Like older children and adults, babies can have allergies to the foods they eat, the things they touch, and the unseen particles they inhale in the home or outdoors. And when your baby has symptoms of any kind, it can be difficult to figure out what’s wrong because a little one can’t describe those symptoms.

There are many specific allergies a baby can have, though they can generally be divided into one of three categories:

  • food and medicine
  • environmental
  • seasonal

Allergic reactions to food or medications usually happen soon after an item has been consumed. They can be either very mild or life-threatening.

Environmental allergies can be things that touch your baby’s skin, such as detergent in clothes, or things that are inhaled, such as dust. Environmental allergies can affect your baby year-round.

Seasonal allergies, however, are usually a problem during certain parts of the year or in specific locations. They tend to originate outdoors from trees and other plants that grow in the area. The term “hay fever” is sometimes used to describe these allergies.

An allergic reaction occurs when your body’s immune system reacts abnormally to things that are normally harmless. Signs of an allergic reaction can vary greatly depending on the individual and the type of allergy.

Babies are much less likely than older children and adults to have many types of allergies, because you must be exposed to some things for a time before becoming allergic to them. Seasonal allergies, for example, are uncommon in babies as they haven’t lived through a season or two of high pollen counts. Most types of inhaled allergies are uncommon before 1–2 years old.

Food and medicine allergies

Symptoms of a food or medicine allergy may appear within a few minutes, or an hour or two later. Some drug allergy signs, such as rashes, may not appear for several days.

The most common signs of food and medicine allergies include:

  • hives or rashes
  • itching
  • wheezing or shortness of breath

Food allergies can also result in nausea, vomiting, or abdominal pain. In some cases, your baby’s lips or tongue may start to swell.

A potentially fatal reaction to a serious food or medicine allergy is a condition called anaphylaxis. It occurs when exposure to an allergen triggers overproduction of certain body chemicals. Those chemicals can send you into shock. Blood pressure will also drop dramatically and the airways narrow, making breathing difficult.

For children, severe food allergies are the most common reasons for anaphylaxis, but in rare cases, medications such as antibiotics and aspirin can be responsible. Bee stings and other insect stings or bites can also cause anaphylaxis.

Anaphylaxis is rare in babies and is almost always due to cow’s milk protein allergy.

Environmental allergies

Though uncommon in babies, allergies to dust, pets, mold, pollen, insect stings, and other things in the environment may trigger allergy symptoms that affect the head and chest, such as:

  • sneezing
  • red and itchy eyes
  • coughing, wheezing, and chest tightness
  • runny nose

Your baby may also develop hives, a rash, or itchy bumps if their skin is exposed to an allergen or something to which they are sensitive.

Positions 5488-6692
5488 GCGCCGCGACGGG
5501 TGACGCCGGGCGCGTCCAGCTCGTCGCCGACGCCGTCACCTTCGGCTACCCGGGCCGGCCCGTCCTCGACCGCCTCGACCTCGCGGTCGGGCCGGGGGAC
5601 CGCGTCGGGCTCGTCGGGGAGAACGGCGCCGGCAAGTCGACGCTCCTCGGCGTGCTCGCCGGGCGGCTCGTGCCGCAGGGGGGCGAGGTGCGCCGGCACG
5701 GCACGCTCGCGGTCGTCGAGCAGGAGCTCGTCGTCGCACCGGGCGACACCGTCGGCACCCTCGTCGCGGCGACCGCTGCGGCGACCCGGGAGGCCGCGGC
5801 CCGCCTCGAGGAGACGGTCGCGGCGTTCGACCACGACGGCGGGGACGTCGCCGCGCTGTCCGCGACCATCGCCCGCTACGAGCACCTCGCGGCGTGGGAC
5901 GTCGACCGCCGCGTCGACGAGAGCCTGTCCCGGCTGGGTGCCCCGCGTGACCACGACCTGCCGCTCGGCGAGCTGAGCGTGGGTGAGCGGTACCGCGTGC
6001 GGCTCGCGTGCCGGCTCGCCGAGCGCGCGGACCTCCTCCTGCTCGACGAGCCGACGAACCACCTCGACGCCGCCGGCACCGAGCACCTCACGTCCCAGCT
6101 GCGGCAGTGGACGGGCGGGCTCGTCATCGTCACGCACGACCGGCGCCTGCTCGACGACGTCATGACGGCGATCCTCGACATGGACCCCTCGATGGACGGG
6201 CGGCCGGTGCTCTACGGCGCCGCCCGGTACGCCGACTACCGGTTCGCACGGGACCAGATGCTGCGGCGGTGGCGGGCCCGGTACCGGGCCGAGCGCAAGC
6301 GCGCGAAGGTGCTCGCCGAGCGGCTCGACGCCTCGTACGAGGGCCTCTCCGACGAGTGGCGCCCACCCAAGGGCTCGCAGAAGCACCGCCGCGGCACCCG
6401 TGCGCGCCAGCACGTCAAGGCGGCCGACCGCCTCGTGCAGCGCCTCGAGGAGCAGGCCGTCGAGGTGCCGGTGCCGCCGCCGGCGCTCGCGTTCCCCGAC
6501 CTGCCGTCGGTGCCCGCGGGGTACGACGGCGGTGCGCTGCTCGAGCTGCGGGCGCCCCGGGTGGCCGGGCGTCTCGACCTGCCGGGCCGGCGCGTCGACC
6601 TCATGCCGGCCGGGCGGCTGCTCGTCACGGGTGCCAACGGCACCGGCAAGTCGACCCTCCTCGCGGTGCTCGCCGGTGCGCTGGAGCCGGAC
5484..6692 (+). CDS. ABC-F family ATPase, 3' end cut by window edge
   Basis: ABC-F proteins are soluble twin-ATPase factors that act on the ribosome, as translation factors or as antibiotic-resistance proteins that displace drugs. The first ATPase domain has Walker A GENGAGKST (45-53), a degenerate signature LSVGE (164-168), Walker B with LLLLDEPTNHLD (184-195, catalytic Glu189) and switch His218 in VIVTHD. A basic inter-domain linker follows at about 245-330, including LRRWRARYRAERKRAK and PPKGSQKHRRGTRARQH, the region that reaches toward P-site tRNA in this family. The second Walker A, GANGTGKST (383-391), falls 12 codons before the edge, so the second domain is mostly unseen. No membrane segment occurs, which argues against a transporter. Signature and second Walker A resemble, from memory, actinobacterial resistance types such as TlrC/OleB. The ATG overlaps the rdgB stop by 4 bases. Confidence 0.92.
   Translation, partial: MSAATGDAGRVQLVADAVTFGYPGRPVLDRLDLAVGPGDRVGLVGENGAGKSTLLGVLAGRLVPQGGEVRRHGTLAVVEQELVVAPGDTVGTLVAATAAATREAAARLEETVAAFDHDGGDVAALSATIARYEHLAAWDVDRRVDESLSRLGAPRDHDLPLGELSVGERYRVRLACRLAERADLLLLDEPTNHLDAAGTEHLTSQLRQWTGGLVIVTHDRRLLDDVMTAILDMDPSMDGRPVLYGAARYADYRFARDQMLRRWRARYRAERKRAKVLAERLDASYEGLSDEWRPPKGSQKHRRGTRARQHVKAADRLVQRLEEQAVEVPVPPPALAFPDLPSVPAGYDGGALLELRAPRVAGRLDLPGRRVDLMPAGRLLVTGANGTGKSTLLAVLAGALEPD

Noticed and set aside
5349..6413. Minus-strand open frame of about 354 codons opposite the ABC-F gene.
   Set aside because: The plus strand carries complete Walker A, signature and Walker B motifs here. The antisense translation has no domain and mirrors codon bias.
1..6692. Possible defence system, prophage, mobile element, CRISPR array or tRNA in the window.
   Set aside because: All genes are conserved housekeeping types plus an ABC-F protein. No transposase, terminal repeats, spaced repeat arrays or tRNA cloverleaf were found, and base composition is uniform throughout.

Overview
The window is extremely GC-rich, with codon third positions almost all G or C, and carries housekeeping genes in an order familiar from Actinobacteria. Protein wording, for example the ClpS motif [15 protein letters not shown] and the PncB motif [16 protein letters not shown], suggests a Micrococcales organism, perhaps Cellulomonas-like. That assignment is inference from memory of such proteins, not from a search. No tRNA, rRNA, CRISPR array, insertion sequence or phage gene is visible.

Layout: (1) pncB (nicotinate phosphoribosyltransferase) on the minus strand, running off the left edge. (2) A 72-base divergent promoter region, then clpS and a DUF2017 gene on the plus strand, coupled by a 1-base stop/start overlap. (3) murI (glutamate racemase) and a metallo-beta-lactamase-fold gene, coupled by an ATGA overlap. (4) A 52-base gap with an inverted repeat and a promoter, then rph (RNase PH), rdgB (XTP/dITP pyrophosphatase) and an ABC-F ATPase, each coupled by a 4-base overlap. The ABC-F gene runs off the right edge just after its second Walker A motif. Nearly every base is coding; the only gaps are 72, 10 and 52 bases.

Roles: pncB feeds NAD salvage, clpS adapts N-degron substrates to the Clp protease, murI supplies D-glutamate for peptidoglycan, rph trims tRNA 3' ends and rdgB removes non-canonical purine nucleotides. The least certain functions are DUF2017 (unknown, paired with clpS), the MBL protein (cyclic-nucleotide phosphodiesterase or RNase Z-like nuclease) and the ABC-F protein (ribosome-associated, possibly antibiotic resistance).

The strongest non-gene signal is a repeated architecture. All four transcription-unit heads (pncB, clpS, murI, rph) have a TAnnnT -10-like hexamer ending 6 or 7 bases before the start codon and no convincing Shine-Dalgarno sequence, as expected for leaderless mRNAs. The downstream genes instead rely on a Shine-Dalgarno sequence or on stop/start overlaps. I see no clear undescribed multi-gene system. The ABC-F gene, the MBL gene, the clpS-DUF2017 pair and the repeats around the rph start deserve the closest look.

Shampoos, soaps, detergents, and similar products are common triggers for a reaction called contact dermatitis.

Seasonal allergies

The main symptoms of seasonal allergies, which are usually caused by plant-based allergens, are similar to environmental allergy symptoms, and may include:

  • sneezing
  • itchy or watery eyes
  • coughing
  • runny nose

If your baby has these symptoms only at certain times of the year, they may have seasonal allergies.

A runny nose and coughing are symptoms that can signal both an allergy and a common cold. So as a parent or caregiver, how can you tell the difference when your baby exhibits those symptoms?

One way is to look at the timing and frequency of your baby’s symptoms. Colds are very common in babies, while seasonal and environmental allergies caused by allergens that are breathed in aren’t. Colds last a week or two, and then your baby will be well for a while until the next one hits. Allergy symptoms tend to last longer.

Another key is the presence or absence of certain other symptoms.

For example, allergies don’t cause fevers, but a fever occasionally accompanies a cold. Likewise, allergies don’t cause body aches and pains, though a cold can often leave a child achy all over.

It’s not clear why some babies have a particular allergy and others don’t. Family history may play a role. So if you have a specific allergy, your baby may also have that allergy or be more likely to develop another allergy.

Food and medicine

In the United States, the eight most common food allergens are:

  • milk
  • egg
  • peanut
  • tree nuts
  • soy
  • wheat
  • fish
  • shellfish

While some of these items may not be a concern for most babies, pay close attention when introducing foods such as milk (and milk products, like cheese), egg, and wheat to your baby.

Environmental

Common triggers of environmental allergies include:

  • pet dander, such as from a house cat or dog
  • mold
  • dust mites, which can be found in mattresses or bed linen
  • household cleaners
  • detergent
  • soaps and shampoos

Seasonal

Seasonal allergies may occur at various times throughout the year, but they may be most notable in the spring, when pollen counts can be high.

If very mild symptoms come and go quickly, take note of what happened and what may have caused it. Did your baby visit a new park or a home with a pet? Did they recently try a new food? Did you switch detergents or start using a new cleaning product in the home?

Temporary, mild symptoms don’t require a doctor’s visit, but they are worth remembering for your baby’s next appointment or if you notice those signs again.

If symptoms don’t subside within a day or they worsen, however, call your pediatrician’s office and explain what you’ve observed. The same advice holds for a reaction to a new medication. An immediate reaction, even a mild one, should prompt a call to the pediatrician.